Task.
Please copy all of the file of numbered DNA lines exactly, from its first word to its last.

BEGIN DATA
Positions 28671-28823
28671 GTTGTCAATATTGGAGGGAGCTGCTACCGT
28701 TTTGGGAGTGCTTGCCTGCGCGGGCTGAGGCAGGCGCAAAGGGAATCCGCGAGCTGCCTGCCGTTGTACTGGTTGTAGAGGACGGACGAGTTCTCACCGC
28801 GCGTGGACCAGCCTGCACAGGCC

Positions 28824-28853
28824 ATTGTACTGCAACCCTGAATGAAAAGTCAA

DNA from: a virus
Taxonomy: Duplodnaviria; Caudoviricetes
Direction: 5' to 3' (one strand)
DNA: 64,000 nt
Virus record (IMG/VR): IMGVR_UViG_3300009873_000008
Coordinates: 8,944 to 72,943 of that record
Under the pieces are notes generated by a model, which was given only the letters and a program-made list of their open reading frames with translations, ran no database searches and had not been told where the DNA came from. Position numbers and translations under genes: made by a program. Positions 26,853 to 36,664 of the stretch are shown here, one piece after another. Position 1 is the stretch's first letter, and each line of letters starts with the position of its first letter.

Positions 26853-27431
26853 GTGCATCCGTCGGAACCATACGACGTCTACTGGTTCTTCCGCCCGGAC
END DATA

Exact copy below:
Positions 28671-28823
28671 GTTGTCAATATTGGAGGGAGCTGCTACCGT
28701 TTTGGGAGTGCTTGCCTGCGCGGGCTGAGGCAGGCGCAAAGGGAATCCGCGAGCTGCCTGCCGTTGTACTGGTTGTAGAGGACGGACGAGTTCTCACCGC
28801 GCGTGGACCAGCCTGCACAGGCC

Positions 28824-28853
28824 ATTGTACTGCAACCCTGAATGAAAAGTCAA

DNA from: a virus
Taxonomy: Duplodnaviria; Caudoviricetes
Direction: 5' to 3' (one strand)
DNA: 64,000 nt
Virus record (IMG/VR): IMGVR_UViG_3300009873_000008
Coordinates: 8,944 to 72,943 of that record
Under the pieces are notes generated by a model, which was given only the letters and a program-made list of their open reading frames with translations, ran no database searches and had not been told where the DNA came from. Position numbers and translations under genes: made by a program. Positions 26,853 to 36,664 of the stretch are shown here, one piece after another. Position 1 is the stretch's first letter, and each line of letters starts with the position of its first letter.

Positions 26853-27431
26853 GTGCATCCGTCGGAACCATACGACGTCTACTGGTTCTTCCGCCCGGAC